Zambian energy is largely hydroelectric and the country has a huge potential, as it has been estimated that Zambia possesses forty percent of the water resources in the Southern African Development Community.
Hydro power is the most important energy source in the country. Other sources are wood, petroleum, coal, and biomass.
According to the statistics, the Case of Zambia presented at the workshop on environment statistics by Masiliso Sooka in Addis Ababa, Ethiopia, the energy used by source is follows:
There currently are three main electricity companies in Zambia: The state-owned ZESCO, the Copperbelt Energy Corporation (CEC) and the Lusemfwa Electricity Company. As at now Zambia is almost self-sufficient in all its energy sources with the exception of petroleum.
However, electricity is not readily available in most Zambian households, especially in the rural areas. Fuel wood meets almost all the energy requirements of rural households. This has resulted in deforestation of large tracts of land.
The trend is however not confined to rural areas alone. Land around urban areas like Lusaka and the Copperbelt towns are deforested as a result of charcoal burning. Charcoal is also the most common energy used in urban areas.
Demand for electricity in the country is expected to exceed 2,500 MW by the year 2020.
Zambia has about 6,000 MW unexploited hydropower potential, while only about 2,259 MW , or 37% has been developed.
Of the total power output, Kariba Dam (Lake Kariba), on the Zambezi River and Kafue gorge on the Kafue River are the country’s main power stations.
Smaller Hydropower Stations include the Chishimba, , Lunzua, Mulungushi and Shiwang’andu hydropower stations.
Currently there is only one small geothermal generation plant in Zambia, the Kapisya hot springs. This was installed in the mid-1980s by the initiative of the Italian Government.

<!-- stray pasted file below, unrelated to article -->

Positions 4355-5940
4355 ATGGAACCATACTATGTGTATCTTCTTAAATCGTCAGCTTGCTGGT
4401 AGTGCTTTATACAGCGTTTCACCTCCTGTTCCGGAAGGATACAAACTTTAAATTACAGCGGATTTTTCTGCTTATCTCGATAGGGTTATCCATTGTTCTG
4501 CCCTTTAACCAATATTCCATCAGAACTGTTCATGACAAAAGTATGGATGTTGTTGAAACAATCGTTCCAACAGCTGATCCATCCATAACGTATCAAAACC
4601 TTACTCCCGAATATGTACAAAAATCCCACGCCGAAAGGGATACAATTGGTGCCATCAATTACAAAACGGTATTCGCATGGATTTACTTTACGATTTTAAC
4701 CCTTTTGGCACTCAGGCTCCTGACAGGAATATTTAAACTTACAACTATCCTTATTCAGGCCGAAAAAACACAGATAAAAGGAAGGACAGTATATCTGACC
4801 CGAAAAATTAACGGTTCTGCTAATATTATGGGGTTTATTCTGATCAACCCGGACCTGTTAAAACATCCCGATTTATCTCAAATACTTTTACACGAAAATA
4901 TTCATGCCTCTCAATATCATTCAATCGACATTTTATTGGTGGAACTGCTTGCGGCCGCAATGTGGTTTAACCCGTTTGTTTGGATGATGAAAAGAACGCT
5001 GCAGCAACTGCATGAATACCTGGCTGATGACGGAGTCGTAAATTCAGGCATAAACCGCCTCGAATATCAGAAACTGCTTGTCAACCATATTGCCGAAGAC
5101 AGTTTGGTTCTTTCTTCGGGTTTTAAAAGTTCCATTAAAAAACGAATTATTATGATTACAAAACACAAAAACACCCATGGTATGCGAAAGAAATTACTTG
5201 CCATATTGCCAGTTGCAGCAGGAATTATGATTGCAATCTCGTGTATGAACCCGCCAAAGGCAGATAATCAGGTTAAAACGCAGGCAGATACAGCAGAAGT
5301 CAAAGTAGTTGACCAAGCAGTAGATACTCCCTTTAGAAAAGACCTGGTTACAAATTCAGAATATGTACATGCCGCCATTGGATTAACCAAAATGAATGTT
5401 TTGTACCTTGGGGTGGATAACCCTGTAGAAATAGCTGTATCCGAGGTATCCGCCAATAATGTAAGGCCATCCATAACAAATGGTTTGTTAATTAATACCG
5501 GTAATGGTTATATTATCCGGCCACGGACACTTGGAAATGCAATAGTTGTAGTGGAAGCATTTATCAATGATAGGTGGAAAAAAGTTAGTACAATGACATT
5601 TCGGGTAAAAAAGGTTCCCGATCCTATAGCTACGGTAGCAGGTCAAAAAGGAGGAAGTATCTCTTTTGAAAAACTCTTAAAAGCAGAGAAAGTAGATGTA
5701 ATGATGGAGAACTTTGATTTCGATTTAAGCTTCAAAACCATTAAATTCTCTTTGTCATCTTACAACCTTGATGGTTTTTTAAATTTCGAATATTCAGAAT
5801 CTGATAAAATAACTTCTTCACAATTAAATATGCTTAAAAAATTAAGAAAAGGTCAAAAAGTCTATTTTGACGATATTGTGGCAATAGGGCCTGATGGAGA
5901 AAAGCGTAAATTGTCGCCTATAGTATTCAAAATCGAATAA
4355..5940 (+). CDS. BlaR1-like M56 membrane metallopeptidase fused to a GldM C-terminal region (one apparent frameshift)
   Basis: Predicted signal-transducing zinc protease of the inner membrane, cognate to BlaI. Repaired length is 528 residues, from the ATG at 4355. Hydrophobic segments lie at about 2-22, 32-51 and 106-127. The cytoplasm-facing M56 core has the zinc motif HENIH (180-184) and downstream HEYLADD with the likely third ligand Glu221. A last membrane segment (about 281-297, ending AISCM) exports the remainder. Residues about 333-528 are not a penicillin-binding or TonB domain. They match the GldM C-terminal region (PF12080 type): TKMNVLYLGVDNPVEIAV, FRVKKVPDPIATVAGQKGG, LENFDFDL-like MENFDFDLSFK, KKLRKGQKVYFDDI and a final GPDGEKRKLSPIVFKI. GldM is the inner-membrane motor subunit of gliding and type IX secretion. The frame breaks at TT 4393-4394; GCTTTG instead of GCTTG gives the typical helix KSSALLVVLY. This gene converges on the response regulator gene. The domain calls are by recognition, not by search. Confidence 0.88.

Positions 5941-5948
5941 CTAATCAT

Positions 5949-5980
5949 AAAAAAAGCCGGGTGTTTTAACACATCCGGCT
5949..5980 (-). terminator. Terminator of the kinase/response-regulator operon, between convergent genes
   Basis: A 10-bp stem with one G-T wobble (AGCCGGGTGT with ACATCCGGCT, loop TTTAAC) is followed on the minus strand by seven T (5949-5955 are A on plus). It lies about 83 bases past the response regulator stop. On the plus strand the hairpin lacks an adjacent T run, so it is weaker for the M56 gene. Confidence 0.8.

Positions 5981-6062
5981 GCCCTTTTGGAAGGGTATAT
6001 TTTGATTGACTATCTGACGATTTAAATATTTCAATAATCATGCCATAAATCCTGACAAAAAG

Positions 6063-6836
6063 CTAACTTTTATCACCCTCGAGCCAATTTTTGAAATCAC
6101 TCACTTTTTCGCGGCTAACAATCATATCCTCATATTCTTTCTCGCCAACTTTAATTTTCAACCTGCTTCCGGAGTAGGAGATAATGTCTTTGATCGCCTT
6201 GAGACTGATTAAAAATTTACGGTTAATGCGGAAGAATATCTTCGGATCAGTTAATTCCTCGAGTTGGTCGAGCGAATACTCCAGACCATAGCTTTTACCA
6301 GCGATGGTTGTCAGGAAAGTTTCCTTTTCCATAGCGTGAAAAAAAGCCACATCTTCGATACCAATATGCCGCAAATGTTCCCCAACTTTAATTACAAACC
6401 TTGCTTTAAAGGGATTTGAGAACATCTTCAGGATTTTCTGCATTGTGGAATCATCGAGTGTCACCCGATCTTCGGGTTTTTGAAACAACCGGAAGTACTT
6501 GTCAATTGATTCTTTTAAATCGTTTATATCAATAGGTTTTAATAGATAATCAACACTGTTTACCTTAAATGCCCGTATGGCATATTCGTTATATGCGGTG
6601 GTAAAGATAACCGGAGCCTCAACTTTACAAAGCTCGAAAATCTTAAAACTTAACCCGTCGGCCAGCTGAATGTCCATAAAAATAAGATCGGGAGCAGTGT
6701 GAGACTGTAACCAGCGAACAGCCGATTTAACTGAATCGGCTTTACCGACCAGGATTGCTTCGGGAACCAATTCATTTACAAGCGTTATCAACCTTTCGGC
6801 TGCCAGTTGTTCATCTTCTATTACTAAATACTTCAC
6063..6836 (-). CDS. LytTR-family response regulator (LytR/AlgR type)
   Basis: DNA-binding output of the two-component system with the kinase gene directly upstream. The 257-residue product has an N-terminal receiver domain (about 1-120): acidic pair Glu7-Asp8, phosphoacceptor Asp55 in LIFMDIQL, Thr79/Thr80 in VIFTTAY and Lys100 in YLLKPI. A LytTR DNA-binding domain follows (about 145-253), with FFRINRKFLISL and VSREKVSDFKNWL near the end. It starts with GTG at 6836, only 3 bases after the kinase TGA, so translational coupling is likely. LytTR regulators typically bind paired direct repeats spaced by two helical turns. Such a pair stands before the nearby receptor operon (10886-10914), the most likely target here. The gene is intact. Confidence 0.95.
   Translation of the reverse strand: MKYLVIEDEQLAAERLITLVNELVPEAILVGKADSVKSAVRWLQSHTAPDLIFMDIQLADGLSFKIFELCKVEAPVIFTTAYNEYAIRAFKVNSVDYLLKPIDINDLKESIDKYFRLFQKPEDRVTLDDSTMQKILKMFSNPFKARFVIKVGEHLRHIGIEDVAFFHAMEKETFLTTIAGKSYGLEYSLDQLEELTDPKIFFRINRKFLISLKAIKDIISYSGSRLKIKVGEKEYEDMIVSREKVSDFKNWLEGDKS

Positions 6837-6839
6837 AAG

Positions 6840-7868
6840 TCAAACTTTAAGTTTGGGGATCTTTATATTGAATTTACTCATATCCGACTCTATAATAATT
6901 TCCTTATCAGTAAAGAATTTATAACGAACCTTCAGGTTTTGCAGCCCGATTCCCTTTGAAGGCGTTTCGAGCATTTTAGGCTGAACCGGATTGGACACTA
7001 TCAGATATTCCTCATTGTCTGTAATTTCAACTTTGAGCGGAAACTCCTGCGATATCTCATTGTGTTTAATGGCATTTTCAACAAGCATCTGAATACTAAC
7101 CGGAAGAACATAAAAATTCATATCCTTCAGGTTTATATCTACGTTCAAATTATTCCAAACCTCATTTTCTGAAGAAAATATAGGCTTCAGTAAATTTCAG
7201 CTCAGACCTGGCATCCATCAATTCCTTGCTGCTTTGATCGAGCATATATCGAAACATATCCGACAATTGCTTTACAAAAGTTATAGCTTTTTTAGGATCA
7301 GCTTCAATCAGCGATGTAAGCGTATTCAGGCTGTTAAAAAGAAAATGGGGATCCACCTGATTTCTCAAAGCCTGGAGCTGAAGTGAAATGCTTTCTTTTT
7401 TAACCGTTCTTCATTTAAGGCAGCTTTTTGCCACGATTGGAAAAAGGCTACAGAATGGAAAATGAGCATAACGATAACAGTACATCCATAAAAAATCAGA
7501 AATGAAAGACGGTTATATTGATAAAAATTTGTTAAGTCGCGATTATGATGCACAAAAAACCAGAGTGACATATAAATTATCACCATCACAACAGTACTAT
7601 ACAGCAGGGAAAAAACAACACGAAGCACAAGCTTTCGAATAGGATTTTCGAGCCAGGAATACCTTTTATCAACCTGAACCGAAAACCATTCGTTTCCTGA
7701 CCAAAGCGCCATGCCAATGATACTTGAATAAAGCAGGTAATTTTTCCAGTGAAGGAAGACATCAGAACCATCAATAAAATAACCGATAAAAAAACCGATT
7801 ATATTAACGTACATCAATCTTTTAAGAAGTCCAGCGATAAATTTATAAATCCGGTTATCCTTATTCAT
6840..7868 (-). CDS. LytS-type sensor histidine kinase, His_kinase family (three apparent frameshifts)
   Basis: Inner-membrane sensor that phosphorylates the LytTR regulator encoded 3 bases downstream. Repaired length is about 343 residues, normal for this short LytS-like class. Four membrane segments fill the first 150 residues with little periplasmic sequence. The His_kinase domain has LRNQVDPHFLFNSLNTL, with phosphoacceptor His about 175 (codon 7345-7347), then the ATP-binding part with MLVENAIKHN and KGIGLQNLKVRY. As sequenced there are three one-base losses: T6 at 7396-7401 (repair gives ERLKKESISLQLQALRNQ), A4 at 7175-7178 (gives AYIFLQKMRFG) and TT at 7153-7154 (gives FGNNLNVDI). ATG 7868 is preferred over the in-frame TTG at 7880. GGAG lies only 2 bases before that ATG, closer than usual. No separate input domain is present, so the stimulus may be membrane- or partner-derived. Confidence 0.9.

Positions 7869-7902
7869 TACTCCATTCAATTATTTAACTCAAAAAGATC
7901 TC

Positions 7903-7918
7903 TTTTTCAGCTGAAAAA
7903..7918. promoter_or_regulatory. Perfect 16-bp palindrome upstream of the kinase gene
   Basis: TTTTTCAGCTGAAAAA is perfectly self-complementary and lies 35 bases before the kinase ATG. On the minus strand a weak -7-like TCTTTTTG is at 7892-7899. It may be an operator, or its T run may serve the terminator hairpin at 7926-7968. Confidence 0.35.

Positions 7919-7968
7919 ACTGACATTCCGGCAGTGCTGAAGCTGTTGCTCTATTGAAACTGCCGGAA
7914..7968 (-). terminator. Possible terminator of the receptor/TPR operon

Lake Kariba was formed by the Kariba Dam, which was built during 1955-1959 on the Zambezi River at the border between Zambia and Zimbabwe. A hydroelectric facility was also built on the dam. The dam, a concrete-arch structure, is 128m high and has a length about 610 meters along its crest. When the lake was formed, in 1960 and 1961, about 50,000 persons and many wild animals were evacuated.
Another hydro power station is due to be developed on Kafue River (Kafue gorge lower). This hydroelectric plant is intended to offset the Zambian energy deficit which currently stands at 250 Megawatts.
Currently Zambia only has two coal mines, the major one being the former government owned Maamba Collieries Limited, and the other being Collum Coal Mine. Both are in Southern Province.
A 300 megawatts thermal power plant had long been planned to be developed at Maamba collieries. Hence, the Power Plant was synchronized with the national grid on 24 July 2016. The plant uses coal which is mined at Maamba.
The government has embarked on a rural electrification programme to provide electricity to the Zambian rural areas. This is in view of the fact that only 5 percent of the rural households are electrified. This development has led to the creation of the Rural Electrification Authority to help meet the rural Zambian energy requirements.
The Zambia Institute of Marketing (ZIM) was the brainchild of a small number of Zambian enthusiastic marketers.
Chirundu town is found at about 95 kilometers from Kafue town or 139 kilometers from Lusaka City. Chirundu town is at the border with Zambia and Zimbabwe.
As of 24 February 2017 Chipata became a city, making a total of five cities in Zambia, namely Lusaka, Kitwe, Ndola and Livingstone!